The transition from solo artist to collaborator has been a gradual process, with Van Etten’s strong, honest voice always transmitting the most intimate feelings. Now she has the world listening, and her intimate expressions of pain and joy seem to carry universal sentiment.
“I write from a very autobiographical, confessional place, so whenever I play I’m looking back on my life and what I was going through at the time,” said Van Etten. “I try to write in a way that’s general enough not to alienate people.”
“It’s a meditative state of going back to that place in order to perform the song proper,” said Van Etten about recreating her music live. “It definitely helps me get through it again.”
The New Jersey native’s music will always come from emotional experience, regardless of its evolving instrumentation. The negative feelings are just as important as the good, and moments of despair and weakness are felt in her songs.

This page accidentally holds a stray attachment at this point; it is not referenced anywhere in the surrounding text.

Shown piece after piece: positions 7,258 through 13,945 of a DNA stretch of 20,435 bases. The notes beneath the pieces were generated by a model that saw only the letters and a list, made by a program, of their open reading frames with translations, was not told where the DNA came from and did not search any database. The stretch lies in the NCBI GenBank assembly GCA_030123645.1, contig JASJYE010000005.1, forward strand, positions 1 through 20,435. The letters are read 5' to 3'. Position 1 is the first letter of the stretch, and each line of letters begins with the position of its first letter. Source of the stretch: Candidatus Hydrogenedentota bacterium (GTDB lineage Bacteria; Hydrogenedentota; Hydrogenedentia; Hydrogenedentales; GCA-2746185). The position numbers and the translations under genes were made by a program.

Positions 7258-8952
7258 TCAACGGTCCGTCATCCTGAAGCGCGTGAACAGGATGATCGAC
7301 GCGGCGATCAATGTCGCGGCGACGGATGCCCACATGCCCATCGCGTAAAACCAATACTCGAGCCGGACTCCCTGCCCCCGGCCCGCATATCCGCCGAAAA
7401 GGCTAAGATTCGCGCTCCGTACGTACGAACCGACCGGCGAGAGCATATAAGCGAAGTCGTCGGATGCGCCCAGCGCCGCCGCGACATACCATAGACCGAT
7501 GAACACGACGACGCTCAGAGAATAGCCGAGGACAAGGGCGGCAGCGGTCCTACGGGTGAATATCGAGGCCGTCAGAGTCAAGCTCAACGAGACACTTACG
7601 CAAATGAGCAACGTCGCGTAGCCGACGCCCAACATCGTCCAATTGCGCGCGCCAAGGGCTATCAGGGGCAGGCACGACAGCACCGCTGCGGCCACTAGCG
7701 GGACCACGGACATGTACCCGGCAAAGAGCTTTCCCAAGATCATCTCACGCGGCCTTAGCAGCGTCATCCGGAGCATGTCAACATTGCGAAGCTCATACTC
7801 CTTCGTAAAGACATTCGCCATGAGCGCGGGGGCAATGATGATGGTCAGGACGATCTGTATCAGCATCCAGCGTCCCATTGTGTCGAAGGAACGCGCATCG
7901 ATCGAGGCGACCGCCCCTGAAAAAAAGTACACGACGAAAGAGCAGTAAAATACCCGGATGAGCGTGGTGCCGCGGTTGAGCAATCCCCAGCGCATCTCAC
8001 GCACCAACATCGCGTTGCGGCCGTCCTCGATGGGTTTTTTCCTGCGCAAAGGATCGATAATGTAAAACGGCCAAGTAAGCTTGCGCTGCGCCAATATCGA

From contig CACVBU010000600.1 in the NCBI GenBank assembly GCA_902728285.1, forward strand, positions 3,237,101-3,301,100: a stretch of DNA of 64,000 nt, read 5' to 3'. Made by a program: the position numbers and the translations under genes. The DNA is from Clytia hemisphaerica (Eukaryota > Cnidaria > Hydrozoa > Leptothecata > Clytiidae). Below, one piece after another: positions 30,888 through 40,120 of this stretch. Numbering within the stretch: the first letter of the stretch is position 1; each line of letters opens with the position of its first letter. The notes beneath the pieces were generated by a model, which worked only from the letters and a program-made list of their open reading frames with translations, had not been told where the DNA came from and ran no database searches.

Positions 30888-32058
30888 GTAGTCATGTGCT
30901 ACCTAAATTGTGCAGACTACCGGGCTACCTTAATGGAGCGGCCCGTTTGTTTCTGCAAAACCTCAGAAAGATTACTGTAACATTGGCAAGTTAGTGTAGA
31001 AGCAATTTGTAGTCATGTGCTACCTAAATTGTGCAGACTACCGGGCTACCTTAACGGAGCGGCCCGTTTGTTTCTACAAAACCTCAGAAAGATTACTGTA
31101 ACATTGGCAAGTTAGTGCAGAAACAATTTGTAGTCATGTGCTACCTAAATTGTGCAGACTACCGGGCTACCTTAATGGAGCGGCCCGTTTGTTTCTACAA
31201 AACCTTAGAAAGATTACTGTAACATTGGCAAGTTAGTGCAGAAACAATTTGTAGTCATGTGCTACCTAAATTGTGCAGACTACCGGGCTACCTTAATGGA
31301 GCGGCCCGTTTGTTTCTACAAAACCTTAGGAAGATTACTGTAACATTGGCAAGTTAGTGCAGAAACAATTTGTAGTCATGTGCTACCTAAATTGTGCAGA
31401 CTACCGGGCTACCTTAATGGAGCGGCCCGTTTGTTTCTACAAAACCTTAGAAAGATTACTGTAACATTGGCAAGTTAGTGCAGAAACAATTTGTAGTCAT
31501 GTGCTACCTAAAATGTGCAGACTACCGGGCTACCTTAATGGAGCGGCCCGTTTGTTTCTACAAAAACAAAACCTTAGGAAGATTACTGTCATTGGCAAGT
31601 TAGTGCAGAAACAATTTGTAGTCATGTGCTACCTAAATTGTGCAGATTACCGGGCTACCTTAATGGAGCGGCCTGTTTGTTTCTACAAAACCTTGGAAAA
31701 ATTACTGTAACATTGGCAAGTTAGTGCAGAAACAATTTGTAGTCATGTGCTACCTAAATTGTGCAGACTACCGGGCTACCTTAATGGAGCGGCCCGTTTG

“I feel like people close themselves up when they feel something negative or are treated badly, as if it’s wrong to feel something,” said Van Etten. “There are a lot of songs out there that kind of glaze over a lot of serious emotions, making it seem that it’s a selfish thing to talk about how you feel.”
Being honest with yourself and accepting blame are essential elements to Van Etten’s acoustic catharsis. She’s more than the cliché girl with an acoustic guitar, proven with songs that balance power and delicacy in ways that hush the crowd.
“It’s such an easy corner to be pushed into,” said Van Etten about the bland categorization of female singer/songwriters. “Maybe that pushed me into playing more electric guitar, but [my audience] learned that I can rock out, and that I can do more than write pretty songs.”
“I work really hard on my songs and my melodies. I try to keep my lyrics simple so the melodies themselves evoke an emotion,” she continued. “You can’t control who likes your music, but I’m going to keep doing what I’m doing.”
Things are going well for Van Etten, and there’s no sign of her slowing down. Her third full-length record may surface by the end of this year, and it shouldn’t be a surprise if it shuts down skeptics yet again.
Recording will resume later this month after wrapping up her first headlining tour, an experience that Van Etten is evidently grateful for.
“Every time there’s a show that people come to and know who I am it blows my mind,” said Van Etten. “Every day, it’s pretty weird.”
Originally published by The Link Newspaper.